This Quiet War Could Supercharge Oil Prices Soon

On April 11, Houthi rebels in Yemen fired a ballistic missile at Saudi Arabia’s capital, Riyadh.
Yes, you read that correctly. There is a shooting war involving ballistic missiles going on in Saudi Arabia.

Over the last couple of weeks, we discussed two reasons for the rising oil price. Back on March 16, we reviewed the problems with Venezuela. Then on April 20, we looked at how the U.S. could back out of the Iran nuclear deal and send oil prices ripping higher.

However, there is another source of anxiety in the oil market … this war between Saudi Arabia and its next-door neighbor, Yemen.

The World’s Largest Oil Producer

The map below shows just how close the two countries are:

Largest Oil Producer

This isn’t a new war. Saudi/Yemeni tensions go way back. Much of this tension reaches all the way back during the formation of Saudi Arabia, back in the mid-1920s. That tension exploded into full-blown war in 1934.

The most recent conflict began in May 2015. It’s still going on. That’s important for a couple of reasons.

First, because Saudi Arabia produces about 9.9 million barrels of oil per day. Any disruption of that oil will send the oil market into a screaming fit. Oil prices would rocket higher.

A ballistic missile attack on Riyadh is a serious threat to the safety of the world’s largest oil producer.

Second, an enormous amount of oil flows through the Bab el-Mandeb Strait from the Arabian Sea into the Red Sea. That traffic squeezes into the narrow gap between Yemen and Djibouti.

The strait is so narrow that ships have just a 2-mile channel. In 2016, roughly 4.8 million barrels of oil per day transited this region.

According to the Energy Information Administration, it’s one of the three important oil trade chokepoints around the Arabian Peninsula.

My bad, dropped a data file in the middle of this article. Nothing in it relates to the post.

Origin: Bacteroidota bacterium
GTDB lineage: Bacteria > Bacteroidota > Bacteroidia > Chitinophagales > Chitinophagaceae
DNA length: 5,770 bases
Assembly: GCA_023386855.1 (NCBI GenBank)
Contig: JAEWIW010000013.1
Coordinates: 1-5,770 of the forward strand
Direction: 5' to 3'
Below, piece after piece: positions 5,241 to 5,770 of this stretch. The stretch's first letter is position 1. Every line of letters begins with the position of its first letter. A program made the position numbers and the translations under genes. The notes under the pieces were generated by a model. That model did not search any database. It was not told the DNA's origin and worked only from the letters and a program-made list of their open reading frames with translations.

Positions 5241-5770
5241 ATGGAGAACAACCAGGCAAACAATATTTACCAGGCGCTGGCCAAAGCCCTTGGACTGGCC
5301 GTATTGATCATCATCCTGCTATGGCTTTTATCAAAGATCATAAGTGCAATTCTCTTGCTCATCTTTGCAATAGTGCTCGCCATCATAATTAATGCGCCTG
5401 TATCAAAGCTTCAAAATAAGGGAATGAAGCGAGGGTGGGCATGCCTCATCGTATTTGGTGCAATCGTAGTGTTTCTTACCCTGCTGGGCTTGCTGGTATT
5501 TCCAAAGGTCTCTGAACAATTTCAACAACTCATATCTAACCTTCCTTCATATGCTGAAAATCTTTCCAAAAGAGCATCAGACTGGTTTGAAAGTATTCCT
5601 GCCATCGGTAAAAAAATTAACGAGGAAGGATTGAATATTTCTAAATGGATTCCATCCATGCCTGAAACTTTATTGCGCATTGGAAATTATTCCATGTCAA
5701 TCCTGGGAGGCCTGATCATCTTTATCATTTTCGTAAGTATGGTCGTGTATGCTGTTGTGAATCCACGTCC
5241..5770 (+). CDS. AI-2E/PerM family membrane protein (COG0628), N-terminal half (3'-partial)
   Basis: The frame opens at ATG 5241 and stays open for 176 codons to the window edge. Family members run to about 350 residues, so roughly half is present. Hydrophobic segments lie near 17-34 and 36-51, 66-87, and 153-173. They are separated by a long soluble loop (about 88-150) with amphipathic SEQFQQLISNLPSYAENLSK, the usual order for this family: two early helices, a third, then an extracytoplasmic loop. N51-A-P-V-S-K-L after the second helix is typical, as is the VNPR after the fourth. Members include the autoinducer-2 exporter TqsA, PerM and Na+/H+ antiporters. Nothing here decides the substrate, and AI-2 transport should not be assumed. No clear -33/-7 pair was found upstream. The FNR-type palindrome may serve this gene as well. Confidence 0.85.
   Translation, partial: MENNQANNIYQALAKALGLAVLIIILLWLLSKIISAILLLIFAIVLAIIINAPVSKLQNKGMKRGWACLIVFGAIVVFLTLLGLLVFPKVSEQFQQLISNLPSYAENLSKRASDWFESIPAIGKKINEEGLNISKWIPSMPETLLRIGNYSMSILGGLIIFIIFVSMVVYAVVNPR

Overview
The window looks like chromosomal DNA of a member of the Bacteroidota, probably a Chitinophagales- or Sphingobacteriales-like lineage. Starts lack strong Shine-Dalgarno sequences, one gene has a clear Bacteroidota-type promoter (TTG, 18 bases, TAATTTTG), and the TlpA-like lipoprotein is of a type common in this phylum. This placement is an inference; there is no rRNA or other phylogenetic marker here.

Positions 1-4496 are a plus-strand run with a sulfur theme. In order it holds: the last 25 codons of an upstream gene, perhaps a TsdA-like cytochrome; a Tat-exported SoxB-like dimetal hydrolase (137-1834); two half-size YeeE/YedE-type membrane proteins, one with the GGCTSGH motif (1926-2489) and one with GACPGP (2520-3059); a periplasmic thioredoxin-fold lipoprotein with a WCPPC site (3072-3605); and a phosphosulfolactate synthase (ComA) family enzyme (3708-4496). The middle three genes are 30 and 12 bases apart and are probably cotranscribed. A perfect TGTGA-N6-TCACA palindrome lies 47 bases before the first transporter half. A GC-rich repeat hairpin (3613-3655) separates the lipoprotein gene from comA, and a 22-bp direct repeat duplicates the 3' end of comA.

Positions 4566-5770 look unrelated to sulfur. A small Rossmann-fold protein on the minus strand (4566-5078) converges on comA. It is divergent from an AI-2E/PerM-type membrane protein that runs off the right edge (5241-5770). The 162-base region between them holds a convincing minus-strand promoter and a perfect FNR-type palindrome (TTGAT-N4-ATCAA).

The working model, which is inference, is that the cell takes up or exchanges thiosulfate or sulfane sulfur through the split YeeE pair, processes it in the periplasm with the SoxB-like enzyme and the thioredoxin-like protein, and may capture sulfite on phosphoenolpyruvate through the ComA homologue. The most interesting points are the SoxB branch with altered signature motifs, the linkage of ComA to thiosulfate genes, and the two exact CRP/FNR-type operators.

Any disruptions in that tiny body of water will affect the oil price and push it higher.

The Bottom Line

Fear drives the oil price right now. The supply and demand fundamentals tightened up recently. The market priced in bad news, which pushed the price of Brent Crude, the European benchmark price, up to its highest price since 2014.

As we’ve discussed before, you must have exposure to oil right now.

The easiest way to do that is through the Energy Select Sector SPDR ETF (NYSE: XLE). It’s up 11% since I first recommended it in March. More gains are coming.

Good investing,

Matt Badiali

Editor, Real Wealth Strategist

1 comments

Yesterday I read an article that said Oil is dead and electric cars are killing it, perhaps over the next 10-20 years we might see some of that impact. Clearly the Oil is dead crowd is a little premature. Even Europe, that bastion of climate change mavens, has increased it’s U.S. oil purchases to 500K barrels a day. Can you say WTI @73.00 in near term? Not so hard to fathom.

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